The Texas Senate kicked off its trial into the alleged misconduct of suspended Attorney General Ken Paxton on Sept. 5.

Paxton pleaded not guilty to all 16 impeachment charges against him, which include bribery, conspiracy, misuse of public funds, retaliation against former employees and more.

The latest

Texas senators denied a motion to dismiss all 16 articles of impeachment with a 24-6 vote, paving the way for a full trial.

The jury also rejected 15 other pretrial motions to dismiss individual articles and exclude certain evidence. Seven Republican senators and all 12 Democrats voted against each motion. Six Republicans voted in favor of Paxton each time, while others voted differently depending on the issue presented.

Lt. Gov. Dan Patrick ruled Paxton cannot be forced to testify during the trial. Paxton’s attorneys requested he be excused from testifying, arguing the trial is a criminal proceeding.

Paxton pleaded not guilty to each impeachment charge. His lead attorney, Tony Buzbee, called the allegations “offensive,” “false” and “completely untrue.”

Paxton is the first statewide elected official in Texas to be impeached and face removal from office in over a century.

The background

The Texas House adopted 20 articles of impeachment against Paxton with a 121-23 vote May 27. Sixteen articles will be discussed during the trial, while four related to Paxton’s ongoing securities fraud case will be left out. He was indicted for securities fraud in 2015.

Paxton allegedly broke multiple laws and misused his office to help a campaign donor, a group of investigators told a Texas House committee May 24. The investigation stemmed from a $3.3 million settlement Paxton reached with former staffers who said they were fired in 2020 after reporting concerns about Paxton's actions to federal authorities.

Following the House vote, the third-term Republican was immediately suspended from his official duties without pay. Senators will decide whether he should remain in office or be permanently removed. They could also choose to ban him from ever again holding other elected state roles.

Support from at least two-thirds of the senators—or 21 votes—will be required to convict Paxton on any impeachment charges later in the trial.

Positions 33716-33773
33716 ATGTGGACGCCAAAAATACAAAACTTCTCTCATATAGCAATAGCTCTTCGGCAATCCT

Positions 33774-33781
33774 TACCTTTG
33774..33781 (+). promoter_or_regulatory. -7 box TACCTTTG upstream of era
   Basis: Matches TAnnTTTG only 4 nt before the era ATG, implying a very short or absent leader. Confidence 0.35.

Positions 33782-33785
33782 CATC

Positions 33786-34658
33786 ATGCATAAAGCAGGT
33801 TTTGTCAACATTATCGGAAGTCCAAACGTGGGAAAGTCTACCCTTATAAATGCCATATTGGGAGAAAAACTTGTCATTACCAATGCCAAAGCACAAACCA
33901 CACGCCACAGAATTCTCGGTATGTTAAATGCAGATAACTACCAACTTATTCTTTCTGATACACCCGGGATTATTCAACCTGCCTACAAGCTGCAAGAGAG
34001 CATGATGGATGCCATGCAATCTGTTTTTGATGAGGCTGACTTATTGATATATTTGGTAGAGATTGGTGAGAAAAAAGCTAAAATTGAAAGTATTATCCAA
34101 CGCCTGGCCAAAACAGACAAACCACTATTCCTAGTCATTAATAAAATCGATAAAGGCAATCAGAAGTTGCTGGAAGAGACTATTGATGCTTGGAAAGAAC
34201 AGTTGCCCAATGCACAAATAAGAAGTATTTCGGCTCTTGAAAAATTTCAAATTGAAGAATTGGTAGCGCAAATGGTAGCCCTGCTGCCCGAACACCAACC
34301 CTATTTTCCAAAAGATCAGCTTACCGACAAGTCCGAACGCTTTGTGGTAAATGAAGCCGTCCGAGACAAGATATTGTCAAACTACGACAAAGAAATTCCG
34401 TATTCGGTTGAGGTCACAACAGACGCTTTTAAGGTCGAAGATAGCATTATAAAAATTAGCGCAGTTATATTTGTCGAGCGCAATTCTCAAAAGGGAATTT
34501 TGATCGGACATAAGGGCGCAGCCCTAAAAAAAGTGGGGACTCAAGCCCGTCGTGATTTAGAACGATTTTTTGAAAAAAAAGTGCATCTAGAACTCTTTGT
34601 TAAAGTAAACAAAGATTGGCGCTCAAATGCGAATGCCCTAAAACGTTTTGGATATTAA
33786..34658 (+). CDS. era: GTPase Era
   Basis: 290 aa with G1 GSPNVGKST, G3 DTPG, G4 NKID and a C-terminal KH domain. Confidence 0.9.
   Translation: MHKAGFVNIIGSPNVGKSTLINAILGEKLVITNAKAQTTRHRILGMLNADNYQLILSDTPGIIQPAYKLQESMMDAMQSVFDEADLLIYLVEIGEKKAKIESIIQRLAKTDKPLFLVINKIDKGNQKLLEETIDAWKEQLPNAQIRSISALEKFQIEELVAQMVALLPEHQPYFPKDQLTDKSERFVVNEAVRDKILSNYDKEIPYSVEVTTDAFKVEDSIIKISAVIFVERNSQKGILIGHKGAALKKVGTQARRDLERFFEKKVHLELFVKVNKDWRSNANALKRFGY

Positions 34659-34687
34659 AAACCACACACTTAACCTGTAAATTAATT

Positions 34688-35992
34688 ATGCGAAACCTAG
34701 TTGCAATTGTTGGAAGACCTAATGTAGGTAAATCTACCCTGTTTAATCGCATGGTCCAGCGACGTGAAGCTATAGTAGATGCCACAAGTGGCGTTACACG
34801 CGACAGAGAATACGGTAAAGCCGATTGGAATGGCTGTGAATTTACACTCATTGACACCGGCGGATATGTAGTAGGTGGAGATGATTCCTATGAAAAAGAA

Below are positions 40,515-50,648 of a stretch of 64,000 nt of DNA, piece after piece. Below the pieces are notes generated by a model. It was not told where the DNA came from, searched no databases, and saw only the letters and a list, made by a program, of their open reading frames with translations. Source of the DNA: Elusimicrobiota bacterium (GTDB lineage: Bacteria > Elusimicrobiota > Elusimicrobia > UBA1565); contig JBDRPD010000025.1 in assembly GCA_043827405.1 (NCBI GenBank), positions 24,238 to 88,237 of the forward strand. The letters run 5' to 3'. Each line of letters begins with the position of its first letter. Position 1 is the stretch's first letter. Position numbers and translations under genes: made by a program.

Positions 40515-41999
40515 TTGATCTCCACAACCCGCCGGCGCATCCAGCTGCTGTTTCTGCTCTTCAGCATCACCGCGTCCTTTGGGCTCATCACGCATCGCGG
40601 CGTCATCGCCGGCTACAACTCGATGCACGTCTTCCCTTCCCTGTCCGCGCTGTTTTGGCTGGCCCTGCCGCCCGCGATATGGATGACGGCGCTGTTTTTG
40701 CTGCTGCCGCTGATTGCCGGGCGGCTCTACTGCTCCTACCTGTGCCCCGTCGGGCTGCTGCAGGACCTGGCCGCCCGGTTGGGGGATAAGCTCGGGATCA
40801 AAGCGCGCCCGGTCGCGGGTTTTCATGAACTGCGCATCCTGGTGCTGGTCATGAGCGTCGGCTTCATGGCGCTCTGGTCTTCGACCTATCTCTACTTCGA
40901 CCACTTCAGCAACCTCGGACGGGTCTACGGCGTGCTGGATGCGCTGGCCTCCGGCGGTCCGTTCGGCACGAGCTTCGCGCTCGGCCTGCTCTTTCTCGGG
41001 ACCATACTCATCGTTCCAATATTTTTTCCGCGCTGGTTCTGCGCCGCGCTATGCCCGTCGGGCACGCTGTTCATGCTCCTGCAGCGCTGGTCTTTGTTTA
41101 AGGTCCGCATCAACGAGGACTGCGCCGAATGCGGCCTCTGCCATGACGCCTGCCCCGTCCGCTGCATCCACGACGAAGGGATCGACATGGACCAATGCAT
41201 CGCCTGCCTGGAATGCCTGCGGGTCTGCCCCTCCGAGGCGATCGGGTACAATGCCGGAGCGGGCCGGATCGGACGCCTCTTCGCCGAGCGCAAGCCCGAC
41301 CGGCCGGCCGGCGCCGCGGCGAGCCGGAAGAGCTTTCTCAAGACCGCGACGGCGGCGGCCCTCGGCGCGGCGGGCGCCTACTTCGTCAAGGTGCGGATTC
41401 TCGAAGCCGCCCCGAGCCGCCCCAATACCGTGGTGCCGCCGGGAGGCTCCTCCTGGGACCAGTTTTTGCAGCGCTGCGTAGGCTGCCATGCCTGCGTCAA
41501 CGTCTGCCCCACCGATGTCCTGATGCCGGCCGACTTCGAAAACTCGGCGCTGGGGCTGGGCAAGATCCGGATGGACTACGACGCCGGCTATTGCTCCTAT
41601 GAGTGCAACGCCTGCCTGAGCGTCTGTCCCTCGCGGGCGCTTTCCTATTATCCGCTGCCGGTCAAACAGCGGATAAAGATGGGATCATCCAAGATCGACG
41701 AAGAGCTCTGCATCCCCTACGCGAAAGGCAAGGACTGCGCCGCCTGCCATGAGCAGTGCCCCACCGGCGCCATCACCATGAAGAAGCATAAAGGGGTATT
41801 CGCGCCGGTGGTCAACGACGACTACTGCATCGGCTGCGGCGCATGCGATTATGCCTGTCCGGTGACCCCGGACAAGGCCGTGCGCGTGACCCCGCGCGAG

In the meantime, Angela Colmenero is serving as interim attorney general.

Thirty senators will serve as jurors throughout the trial. Paxton’s wife, Sen. Angela Paxton, R-McKinney, must be present for the trial but is not allowed to participate or vote.

Each party is allotted 27 hours of speaking time, including one hour for opening statements, one hour for rebuttals, one hour for closing statements and 24 hours for the presentation of evidence.

Each day of the trial will be open to the public and livestreamed. Click here for more information about how to attend the proceedings.

What they’re saying

Rep. Andrew Murr, R-Junction, laid out the Texas House impeachment managers’ case against Paxton in an 18-minute opening statement.

“Mr. Paxton has been entrusted with great power. Unfortunately, rather than rise to the occasion, he has revealed his true character,” Murr told senators. “And as the overwhelming evidence will show, he is not fit to be the attorney general for the state of Texas.”

Murr described Paxton’s actions as “a slow creep of corruption.” The embattled attorney general abused his office by pressuring his employees to release confidential police documents related to Austin real estate investor Nate Paul, hiring an outside attorney to issue grand jury subpoenas in a criminal investigation and attempting to conceal his alleged misconduct, Murr argued.

Paxton’s attorneys, Buzbee and Dan Cogdell, denounced the prosecution’s claims in a nearly hourlong statement.

Buzbee countered claims that Paxton accepted bribes from Paul, used burner phones and a fake Uber account, and more.

“This case is a whole lot of nothing,” he said.

Convicting Paxton would disenfranchise the millions of Texans who voted for him in 2022, Buzbee argued.

“This is bigger than Ken Paxton,” Cogdell said. “Your decision is literally about democracy in this state.”